"I was told that I would never be allowed on television, and now I gotta try to figure out, who do you have to fuck to get off?"
Friday, November 30, 2007
Thursday, November 29, 2007
Wednesday, November 28, 2007
There's a fine line between hobby and obsession, and when someone calls it "crafting," I know they've crossed over. These are the ones who never pause to consider whether those pinecones really need the glitter. The ones who get pissy if you don't lavish enough praise on their popsicle-stick crèche.
Imagine my surprise when a subscriber passed along this link. Such creativity! I'd give it a try, but you'd probably rag me.
Tuesday, November 27, 2007
Michael Gerson's excitement about the two recent reports of stem cells being created from skin cells is widely shared ["Stem Cells, the Right Way," op-ed, Nov. 23]. But I find his implicit distaste for obtaining stem cells from human embryos hard to understand. He wrote that "it is not a superstition of the Dark Ages to believe that [an embryo] should be valued, instead of discarded like cracked pottery."
In fact, unused embryos from fertility clinics are often disposed of by being incinerated. I invite Mr. Gerson or anyone who shares his opinion to explain why incinerating unused embryos is morally superior to using them as a source of stem cells.
DANIEL H. KOHL
Opponents would have you believe that evil scientists are trying to snatch the very embryos that (churchgoing Republican) couples want to "adopt," which is not the case. The "controversy" is a specious manufacture, and there's nothing pro-life about it.
These people don't believe in evolution, so I shouldn't be surprised that they're still peddling the same junk they were six and a half years ago, when I wrote this:
So I dragged my tired carcass over to Capitol Hill yesterday on an especially muggy afternoon for a hearing on stem-cell research convened by some House subcommittee whose obscurity was matched only by the length of its name. The session was so packed that I had to sit in an overflow room upstairs.
I knew it wasn't going to be smooth sailing the moment I realized the subcommittee was chaired by Dan Burton of Indiana, who is not exactly known for his progressive views. Still, most of the members who spoke were strongly in favor of government funding, including Orrin Hatch, who'd made a special trip over from the Senate just to make the point. Last year I was astounded to find myself on the same side of an issue as Arlen Specter, about the last thing I ever expected to happen, and now I've woken up in bed with Orrin Hatch. It's a funny world.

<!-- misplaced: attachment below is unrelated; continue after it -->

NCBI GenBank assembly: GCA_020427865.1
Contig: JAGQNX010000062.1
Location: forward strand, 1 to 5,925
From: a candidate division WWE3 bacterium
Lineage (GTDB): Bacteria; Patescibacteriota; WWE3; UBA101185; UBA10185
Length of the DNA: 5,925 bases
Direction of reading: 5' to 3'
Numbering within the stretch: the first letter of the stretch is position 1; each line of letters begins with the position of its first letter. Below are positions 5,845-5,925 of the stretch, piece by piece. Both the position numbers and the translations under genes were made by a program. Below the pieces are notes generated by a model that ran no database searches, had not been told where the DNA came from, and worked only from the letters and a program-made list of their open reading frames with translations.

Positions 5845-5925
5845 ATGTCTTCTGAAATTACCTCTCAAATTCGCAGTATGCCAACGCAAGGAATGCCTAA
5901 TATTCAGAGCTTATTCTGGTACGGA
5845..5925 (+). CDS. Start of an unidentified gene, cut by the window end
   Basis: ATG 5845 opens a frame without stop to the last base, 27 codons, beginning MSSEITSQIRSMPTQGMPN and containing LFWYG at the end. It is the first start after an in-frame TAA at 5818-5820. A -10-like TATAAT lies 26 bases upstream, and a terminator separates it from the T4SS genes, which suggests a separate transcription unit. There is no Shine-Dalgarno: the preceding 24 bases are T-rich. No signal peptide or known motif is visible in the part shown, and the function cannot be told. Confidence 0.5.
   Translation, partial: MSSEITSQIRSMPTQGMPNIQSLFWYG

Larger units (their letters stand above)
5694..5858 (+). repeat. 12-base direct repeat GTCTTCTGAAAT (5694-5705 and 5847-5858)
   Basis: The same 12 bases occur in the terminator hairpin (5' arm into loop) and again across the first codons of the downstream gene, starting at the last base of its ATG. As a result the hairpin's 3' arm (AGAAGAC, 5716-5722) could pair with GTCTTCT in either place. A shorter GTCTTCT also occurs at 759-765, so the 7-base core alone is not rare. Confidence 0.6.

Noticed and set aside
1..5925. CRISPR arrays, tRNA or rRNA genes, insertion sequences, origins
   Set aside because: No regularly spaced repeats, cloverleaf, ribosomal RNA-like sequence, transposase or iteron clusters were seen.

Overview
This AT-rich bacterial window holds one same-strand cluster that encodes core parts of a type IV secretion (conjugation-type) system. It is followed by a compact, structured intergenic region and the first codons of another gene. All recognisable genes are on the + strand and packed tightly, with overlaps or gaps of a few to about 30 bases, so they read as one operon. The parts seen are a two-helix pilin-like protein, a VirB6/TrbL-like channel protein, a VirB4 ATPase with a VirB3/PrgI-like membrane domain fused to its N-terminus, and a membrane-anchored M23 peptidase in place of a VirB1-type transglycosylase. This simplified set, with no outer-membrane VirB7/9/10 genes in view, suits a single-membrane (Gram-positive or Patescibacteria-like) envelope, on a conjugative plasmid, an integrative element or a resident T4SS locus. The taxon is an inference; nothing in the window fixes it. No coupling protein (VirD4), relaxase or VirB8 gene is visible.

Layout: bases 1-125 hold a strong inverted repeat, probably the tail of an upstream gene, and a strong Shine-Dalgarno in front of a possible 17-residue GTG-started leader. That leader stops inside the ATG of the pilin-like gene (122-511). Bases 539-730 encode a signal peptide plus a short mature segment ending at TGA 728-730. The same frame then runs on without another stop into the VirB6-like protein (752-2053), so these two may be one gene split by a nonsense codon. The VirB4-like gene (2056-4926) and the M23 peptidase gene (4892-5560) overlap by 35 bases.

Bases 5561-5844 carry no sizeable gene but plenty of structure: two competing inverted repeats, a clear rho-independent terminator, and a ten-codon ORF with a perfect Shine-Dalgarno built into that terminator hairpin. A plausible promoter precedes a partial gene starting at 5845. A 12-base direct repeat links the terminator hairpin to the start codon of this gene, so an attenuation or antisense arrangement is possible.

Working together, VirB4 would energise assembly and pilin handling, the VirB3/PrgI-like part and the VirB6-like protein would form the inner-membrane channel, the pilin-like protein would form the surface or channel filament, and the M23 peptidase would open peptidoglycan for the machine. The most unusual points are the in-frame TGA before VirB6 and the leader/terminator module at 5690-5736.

The real fun began after the members' interminable thank-you-so-much-for-holding-this-important-hearing speeches. Two starry-eyed women explained how they had conceived children – all named after saints, of course – from frozen embryos that might instead have been destroyed in the genocide of evil stem-cell research. (Apparently they didn't realize that the embryo donors would have had to sign a release in order for that to have occurred. Oops.) It seems that their God finds it more natural for the embryos to incubate in a petri dish with all sorts of chemicals while the mothers are shot full of hormones, then injected with the embryos, some of which will die, instead of finding ways for thousands of living people to continue doing so. Their God might want to sit down and have a chat with mine, because they're not on the same wavelength.
That wasn't the best part, though. The highlight was when Mary, Mother of God, asked to introduce her husband. It was totally out of order, but they allowed it. They shouldn't have. Dad held up Matthew and Luke, the miracle babies, and demanded, "Which one of my boys would you kill? Which one?" I was so offended by this cheap ploy, I swear, if I'd been in the hearing room, I would have raised my hand and asked, "Which one cries more?"
Monday, November 26, 2007
The senators were in a state of intense frustration and kept asking what we thought they could do to prevent the President from further escalation. One's suggestions were lame -- a fund cut-off bill; demanding a meeting with the President; going to the country. One can understand their sense of impotence and their rage.
Arthur M. Schlesinger Jr., May 11, 1972
Why anyone ever supposed that Vietnam so involved the American national interest or so threatened the security of the United States as to justify the frightful slaughter and destruction we have brought to this remote and alien country And what it also displays, at interminable length, is the frightening combination of certitude, misjudgment and ignorance that went into the making of decisions. . . . It is not a record of wickedness or criminality; it is rather a record of glibness, illusion and intellectual mediocrity.
July 13, 1971
Sunday, November 25, 2007
Saturday, November 24, 2007
Friday, November 23, 2007